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U.S. CEOs Invite Chinese Counterparts To Business Roundtable


We're joined now by Dean Garfield, who heads the Information Technology Industry Council. It lobbies for tech companies, and he is the keynote speaker tomorrow at a forum in Seattle that'll be attended by CEOs from the U.S. and China. Welcome to the program.

DEAN GARFIELD: Thanks, Ari. It's good to be here.

SHAPIRO: Are you expecting any tension between the American side and the Chinese side during these meetings?

GARFIELD: I'm expecting it to be a direct and honest conversation about how U.S.-China, as well as the private sector, can collaborate on solving some of the bigger challenges that we face globally, including on cyber-security.

SHAPIRO: Collaboration suggests that nobody is doing anything wrong. But when you hear President Obama and others talk about this issue, there is a bit of finger-wagging going on - no finger-wagging in this meeting?

GARFIELD: I think there will be. Collaboration suggests that there are difficult issues to talk about, but there's room to make progress. And that is our expectation.

SHAPIRO: We've also heard about the notion of economic sanctions against China. From your perspective, how do business CEOs feel about that?

GARFIELD: Whether sanctions occur or not is not something that our businesses can control. What we can control is the engagement with China and making clear that what we desire is a level playing field.

SHAPIRO: You say you can't control whether or not there are sections, of course, but do you have a preference?

GARFIELD: There are diversed opinions on whether sanctions would work or whether they would not. That's a tactical issue, and much of what we're focused on is the broader strategic engagement and making sure that that becomes one that's more constructive and more welcoming to global companies, whether they're based in the U.S. or based elsewhere.

SHAPIRO: From your perspective as head of a tech industry group, is the issue of intellectual property theft getting better or worse?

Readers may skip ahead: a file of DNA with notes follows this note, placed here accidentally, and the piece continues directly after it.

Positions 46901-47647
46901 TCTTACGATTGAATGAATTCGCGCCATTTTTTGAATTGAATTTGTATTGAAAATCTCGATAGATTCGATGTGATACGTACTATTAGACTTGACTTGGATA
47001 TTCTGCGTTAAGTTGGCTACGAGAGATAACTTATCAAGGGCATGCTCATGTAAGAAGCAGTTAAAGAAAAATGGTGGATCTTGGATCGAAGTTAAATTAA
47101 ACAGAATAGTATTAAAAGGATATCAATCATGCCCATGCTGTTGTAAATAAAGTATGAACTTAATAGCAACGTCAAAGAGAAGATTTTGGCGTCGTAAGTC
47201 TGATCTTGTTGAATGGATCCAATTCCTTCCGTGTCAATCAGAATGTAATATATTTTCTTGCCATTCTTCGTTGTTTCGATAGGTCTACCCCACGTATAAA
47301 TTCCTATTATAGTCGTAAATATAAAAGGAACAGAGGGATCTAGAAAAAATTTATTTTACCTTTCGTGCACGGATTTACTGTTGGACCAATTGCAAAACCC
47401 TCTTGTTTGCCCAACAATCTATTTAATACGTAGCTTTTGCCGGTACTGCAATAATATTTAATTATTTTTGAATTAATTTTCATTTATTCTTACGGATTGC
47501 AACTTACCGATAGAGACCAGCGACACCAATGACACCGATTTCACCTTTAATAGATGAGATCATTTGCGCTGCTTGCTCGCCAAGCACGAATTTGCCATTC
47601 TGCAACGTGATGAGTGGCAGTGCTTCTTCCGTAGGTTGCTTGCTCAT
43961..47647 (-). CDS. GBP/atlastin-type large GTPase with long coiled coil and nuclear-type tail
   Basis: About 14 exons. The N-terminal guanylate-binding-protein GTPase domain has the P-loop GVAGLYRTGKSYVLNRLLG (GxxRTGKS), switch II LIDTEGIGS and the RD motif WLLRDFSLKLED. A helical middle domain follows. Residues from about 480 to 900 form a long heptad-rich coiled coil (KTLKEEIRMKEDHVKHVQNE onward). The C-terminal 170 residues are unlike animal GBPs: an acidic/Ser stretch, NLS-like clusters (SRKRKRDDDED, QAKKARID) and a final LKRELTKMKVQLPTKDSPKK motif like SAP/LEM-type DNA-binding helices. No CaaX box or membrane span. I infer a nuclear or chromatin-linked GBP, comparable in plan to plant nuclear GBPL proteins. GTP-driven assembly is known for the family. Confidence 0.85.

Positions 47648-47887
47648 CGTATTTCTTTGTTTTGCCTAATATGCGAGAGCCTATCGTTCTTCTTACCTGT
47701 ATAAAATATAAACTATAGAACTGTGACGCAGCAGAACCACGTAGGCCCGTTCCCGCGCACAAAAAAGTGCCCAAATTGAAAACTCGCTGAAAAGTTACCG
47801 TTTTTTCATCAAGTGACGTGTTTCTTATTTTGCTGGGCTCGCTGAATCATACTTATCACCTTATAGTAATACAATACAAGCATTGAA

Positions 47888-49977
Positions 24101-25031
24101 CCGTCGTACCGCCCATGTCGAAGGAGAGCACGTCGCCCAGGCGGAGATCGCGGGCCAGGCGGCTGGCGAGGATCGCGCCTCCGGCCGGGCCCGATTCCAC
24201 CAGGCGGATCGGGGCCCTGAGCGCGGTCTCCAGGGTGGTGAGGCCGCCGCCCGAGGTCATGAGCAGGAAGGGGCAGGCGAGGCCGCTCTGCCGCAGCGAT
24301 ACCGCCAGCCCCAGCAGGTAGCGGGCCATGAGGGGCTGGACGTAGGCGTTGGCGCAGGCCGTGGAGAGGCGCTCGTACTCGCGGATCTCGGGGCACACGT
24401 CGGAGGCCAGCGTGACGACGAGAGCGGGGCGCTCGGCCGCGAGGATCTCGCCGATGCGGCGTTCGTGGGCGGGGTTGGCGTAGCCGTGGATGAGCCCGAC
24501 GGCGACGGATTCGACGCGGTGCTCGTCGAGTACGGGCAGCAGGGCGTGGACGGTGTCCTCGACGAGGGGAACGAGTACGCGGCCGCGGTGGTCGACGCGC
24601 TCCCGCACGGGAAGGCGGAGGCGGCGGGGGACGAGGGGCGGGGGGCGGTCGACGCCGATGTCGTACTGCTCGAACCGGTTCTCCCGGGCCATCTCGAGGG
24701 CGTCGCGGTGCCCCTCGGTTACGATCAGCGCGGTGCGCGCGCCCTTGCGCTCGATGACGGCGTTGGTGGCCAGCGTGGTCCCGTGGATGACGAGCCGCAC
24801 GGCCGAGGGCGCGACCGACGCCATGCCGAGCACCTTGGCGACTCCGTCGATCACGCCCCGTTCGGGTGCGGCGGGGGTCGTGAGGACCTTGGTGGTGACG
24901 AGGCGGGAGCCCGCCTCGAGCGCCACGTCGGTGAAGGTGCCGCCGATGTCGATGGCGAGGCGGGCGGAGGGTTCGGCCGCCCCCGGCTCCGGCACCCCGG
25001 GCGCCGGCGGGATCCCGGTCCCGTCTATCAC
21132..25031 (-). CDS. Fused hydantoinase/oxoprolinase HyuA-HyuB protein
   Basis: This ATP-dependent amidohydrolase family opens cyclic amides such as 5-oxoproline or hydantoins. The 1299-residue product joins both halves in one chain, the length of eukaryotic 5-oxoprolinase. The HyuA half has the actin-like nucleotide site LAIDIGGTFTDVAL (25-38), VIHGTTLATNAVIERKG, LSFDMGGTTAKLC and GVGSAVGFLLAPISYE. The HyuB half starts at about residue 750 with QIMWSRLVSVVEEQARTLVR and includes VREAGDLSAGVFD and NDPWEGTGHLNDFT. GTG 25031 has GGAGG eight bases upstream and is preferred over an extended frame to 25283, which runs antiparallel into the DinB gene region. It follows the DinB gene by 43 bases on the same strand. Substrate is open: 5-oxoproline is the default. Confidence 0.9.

GARFIELD: I think all of the data is suggests that it is getting worse, and so it's an important issue that has to be addressed in China and as well globally.

SHAPIRO: We also heard that S&P 500 companies get 2 percent of their revenue from China. That being the case, why is this relationship so important as you say?

GARFIELD: It is important for a number of reasons. So the data that you shared is the reality today, but the reality is also that China is the second-largest economy in the world. It has over 700 million people who are on the Internet, and it has nearly 20 million people that are moving into urban centers every year. And that is the expectation for at least the next five years. And so the economic imperative is clear. The partnerships that exist there and the business that occurs there and the growing global integration of the world economy necessitates competing in China as well as everywhere else in the world.

SHAPIRO: And so if you could just pull back the curtain a little bit, are we seeing people during this visit deemphasizing the issue of intellectual property theft because they want to encourage the Chinese, they want to encourage Xi Jinping to make changes that he has expressed support for and they're worried about poisoning the waters if they emphasize intellectual property threat too much?

GARFIELD: I don't think there's a - the emphasis on IP theft at all. I think that there are a whole range of issues that are important for businesses to be successful in China, that being one very important one. It will get discussed, but the other important issues will get discussed as well.

SHAPIRO: That's Dean Garfield. He's president and CEO of the Information Technology Industry Council. Thanks very much for speaking with us.

GARFIELD: You're welcome. Thank you. Transcript provided by NPR, Copyright NPR.

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